Your skills and experience in the military can translate into just what your civilian employer needs. It is your job to tell them about your work and qualifications in a way that they will understand.

Skills

Skills are one of the most important aspects of your military to civilian resume. You will need to “translate” the language you use into that which can be easily understood by civilians. For example, you can demonstrate how you solved a problem under pressure without delving into the intricacies of military procedure.

What skills should you include? There may be many hard or technical skills, such as machine operation, computer programming, logistics, and the like. Also think about soft skills, including leadership ability, communication, and organization.

Remember that your employer is looking to hire someone that can solve a particular problem. Focus your skillset on qualities that will help you be that person. This may entail omitting irrelevant skills. For example, your marksmanship may be important if you are applying for a position as an armed security guard or as an instructor at a shooting range, but it is irrelevant if you are applying to an office job.

Work experience

A long military career may have endowed you with enough work experience to fill a biographical novel. For the sake of your resume, however, you’ll want to keep it brief. List only the last 10 to 12 years of experience, as this is considered the most relevant. Use your work descriptions to highlight skills that may transfer to your new job.

Military to Civilian Resume Vocabulary & Writing Tips

It is important to “demilitarize” the wording and vocabulary of your resume. Unless he or she has also served in the military, your civilian employer is unlikely to understand terms such as E-7, SNCO, or PCSing. When describing your duties, avoid military jargon and explain them in “layman’s terms.”

Read the job listing or description for the position to which you will apply. Look for keywords, and include them in your resume. This is important because many companies employ software that pre-screens resumes for key terms before it ever reaches a human reader.

The keywords you use will differ depending on the job you are seeking. Below, we’ve included a number of terms that are well suited to a wide array of resumes.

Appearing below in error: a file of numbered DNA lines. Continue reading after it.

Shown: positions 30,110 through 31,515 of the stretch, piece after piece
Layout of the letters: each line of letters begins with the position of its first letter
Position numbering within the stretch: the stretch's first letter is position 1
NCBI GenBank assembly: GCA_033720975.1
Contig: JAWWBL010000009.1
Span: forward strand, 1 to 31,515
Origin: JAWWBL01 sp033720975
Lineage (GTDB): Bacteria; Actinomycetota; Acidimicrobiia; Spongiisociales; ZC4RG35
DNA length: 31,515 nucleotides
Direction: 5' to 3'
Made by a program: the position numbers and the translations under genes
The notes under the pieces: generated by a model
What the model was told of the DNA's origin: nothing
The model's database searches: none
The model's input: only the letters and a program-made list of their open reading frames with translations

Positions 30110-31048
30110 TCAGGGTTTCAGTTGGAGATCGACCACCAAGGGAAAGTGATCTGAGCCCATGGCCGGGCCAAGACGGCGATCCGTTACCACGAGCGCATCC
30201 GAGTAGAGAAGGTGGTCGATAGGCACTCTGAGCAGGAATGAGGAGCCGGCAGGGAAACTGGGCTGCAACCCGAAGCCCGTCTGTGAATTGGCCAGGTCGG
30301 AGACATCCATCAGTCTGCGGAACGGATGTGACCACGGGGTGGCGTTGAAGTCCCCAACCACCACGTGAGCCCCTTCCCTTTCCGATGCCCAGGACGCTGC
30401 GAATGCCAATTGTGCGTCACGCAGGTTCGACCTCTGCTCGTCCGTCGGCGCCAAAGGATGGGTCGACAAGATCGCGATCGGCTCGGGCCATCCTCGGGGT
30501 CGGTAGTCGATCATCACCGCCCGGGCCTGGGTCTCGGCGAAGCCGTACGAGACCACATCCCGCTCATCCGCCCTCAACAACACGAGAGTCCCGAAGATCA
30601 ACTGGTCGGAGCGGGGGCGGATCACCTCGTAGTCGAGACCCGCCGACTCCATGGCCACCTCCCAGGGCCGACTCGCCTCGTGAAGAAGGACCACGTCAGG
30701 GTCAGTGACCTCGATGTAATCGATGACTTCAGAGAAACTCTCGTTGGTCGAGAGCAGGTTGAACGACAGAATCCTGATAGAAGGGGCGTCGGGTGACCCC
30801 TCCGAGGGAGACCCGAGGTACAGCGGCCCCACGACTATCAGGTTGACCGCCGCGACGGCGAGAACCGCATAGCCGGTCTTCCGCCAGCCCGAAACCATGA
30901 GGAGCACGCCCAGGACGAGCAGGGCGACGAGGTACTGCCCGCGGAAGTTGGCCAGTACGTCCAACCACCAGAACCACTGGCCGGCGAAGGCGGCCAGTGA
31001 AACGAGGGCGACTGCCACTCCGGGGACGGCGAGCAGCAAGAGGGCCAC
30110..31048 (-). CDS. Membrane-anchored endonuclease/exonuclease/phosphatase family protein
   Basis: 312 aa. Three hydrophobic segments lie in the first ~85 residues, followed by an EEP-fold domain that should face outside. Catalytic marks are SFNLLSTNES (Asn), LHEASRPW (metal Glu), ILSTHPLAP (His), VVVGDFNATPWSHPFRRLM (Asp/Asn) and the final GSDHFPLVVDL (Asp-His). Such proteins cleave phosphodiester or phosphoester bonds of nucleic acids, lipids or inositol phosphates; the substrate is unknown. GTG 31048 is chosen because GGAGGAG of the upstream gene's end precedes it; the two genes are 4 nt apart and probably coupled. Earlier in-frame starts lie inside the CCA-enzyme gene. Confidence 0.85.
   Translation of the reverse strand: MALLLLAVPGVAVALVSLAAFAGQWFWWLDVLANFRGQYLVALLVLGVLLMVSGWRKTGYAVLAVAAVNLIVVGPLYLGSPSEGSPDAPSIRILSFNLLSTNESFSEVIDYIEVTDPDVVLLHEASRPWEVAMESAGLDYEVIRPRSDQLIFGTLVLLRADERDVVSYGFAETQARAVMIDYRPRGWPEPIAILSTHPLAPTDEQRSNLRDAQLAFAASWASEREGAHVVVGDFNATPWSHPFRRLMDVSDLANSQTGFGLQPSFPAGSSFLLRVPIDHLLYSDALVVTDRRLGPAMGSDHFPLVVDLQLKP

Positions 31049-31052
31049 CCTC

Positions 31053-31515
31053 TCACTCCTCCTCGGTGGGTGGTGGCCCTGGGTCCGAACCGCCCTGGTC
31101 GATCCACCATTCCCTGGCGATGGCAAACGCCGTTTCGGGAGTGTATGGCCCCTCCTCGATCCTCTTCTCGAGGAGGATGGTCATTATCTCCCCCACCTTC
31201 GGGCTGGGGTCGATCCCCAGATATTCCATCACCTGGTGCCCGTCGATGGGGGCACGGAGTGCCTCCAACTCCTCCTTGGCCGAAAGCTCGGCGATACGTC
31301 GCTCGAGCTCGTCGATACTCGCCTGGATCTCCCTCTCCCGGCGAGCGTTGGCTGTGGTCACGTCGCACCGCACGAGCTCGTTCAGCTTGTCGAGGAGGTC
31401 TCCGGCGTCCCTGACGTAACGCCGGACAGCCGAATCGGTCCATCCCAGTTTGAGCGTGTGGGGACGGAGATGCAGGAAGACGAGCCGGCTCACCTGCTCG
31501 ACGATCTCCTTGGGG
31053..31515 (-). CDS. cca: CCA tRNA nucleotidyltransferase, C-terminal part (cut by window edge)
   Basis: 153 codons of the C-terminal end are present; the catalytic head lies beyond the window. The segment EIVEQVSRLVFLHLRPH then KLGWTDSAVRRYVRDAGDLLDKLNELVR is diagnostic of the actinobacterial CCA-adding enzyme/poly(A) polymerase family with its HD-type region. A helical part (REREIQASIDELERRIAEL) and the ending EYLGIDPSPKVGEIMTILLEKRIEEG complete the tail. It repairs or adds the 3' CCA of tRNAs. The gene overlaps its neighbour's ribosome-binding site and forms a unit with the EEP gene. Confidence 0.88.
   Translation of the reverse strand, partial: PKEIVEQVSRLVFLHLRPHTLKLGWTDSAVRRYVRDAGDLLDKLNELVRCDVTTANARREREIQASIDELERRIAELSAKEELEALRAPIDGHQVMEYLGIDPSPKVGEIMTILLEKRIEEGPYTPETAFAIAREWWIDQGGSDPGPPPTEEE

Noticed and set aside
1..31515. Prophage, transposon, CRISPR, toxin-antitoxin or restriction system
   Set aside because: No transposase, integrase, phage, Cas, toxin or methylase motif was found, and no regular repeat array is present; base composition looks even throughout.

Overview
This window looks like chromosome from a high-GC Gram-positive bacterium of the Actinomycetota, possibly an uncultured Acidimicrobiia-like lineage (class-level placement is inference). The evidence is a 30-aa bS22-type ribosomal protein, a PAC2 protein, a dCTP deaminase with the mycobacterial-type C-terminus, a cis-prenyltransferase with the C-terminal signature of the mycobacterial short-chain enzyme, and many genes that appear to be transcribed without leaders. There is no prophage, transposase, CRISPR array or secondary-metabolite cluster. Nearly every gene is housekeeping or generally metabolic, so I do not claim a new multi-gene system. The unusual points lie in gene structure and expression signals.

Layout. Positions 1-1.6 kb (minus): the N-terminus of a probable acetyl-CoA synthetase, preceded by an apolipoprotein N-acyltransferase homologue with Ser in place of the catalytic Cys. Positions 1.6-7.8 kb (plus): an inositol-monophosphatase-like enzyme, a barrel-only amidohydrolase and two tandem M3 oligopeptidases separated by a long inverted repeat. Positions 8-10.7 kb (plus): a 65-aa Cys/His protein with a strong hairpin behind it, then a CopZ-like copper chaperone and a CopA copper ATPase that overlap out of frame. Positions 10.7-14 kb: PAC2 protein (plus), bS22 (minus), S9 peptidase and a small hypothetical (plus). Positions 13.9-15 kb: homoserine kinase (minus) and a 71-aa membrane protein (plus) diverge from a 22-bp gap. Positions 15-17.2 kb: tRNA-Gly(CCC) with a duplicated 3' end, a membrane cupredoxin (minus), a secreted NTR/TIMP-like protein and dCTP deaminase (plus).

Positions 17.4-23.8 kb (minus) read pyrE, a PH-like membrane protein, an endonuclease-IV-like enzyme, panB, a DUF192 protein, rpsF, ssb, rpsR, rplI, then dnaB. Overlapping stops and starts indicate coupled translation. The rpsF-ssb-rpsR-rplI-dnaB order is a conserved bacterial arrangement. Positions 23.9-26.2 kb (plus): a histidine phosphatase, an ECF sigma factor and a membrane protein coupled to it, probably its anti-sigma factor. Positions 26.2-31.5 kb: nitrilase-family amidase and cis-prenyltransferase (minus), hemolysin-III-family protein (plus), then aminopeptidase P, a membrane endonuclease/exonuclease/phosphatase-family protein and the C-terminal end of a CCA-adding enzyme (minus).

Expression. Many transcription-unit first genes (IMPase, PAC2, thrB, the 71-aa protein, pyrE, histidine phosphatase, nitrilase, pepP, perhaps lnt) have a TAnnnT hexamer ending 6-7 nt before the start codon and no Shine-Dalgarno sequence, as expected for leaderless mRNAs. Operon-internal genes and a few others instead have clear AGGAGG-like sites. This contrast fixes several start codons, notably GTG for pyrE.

When you are finished writing your resume, proofread it carefully for any errors.

Words to Use

  • Eager
  • Disciplined
  • Fast learner
  • Leadership
  • Communication
  • Dedicated
  • Safety
  • Teamwork
  • Group dynamic
  • Veteran
  • Veteran-owned
  • Motivated

Action Verbs

  • Work
  • Train
  • Teach
  • Lead
  • Oversee
  • Understand
  • Communicate
  • Organize
  • Cooperate
  • Listen

Resume Samples

  1. 1. Candidate seeking security guard position.

Army Veteran seeking to improve the safety of Township residents by providing security services to the Township Apartments.

  • Oversaw 30 military police personnel
  • Actively participated in the training of new personnel, including safety procedures
  • Divided time between video surveillance and foot patrols
  • Provided armed response to reported incidences and unusual activity
Build Your Resume
  • High schoolDiploma
  • 5 yearsof military experience
  • 2 yearsof combat experience
  • Concealedcarry permit
  1. 2. Candidate seeking position as restaurant manager.

Passionate about food service and veteran-owned businesses, with the skills to manage supply logistics and day-to-day operations.

  • Graduated with Honors
  • Gained customer service skills as a retail associate that grew into communication and leadership skills during military service
  • Responsible for supplying chain logistics
  • Oversaw a group of 15 personnel
Craft Your Resume
  • High schoolDiploma
  • Associate’s Degreein Business Management
  • 6 yearsof military experience
  • 1 yearof retail experience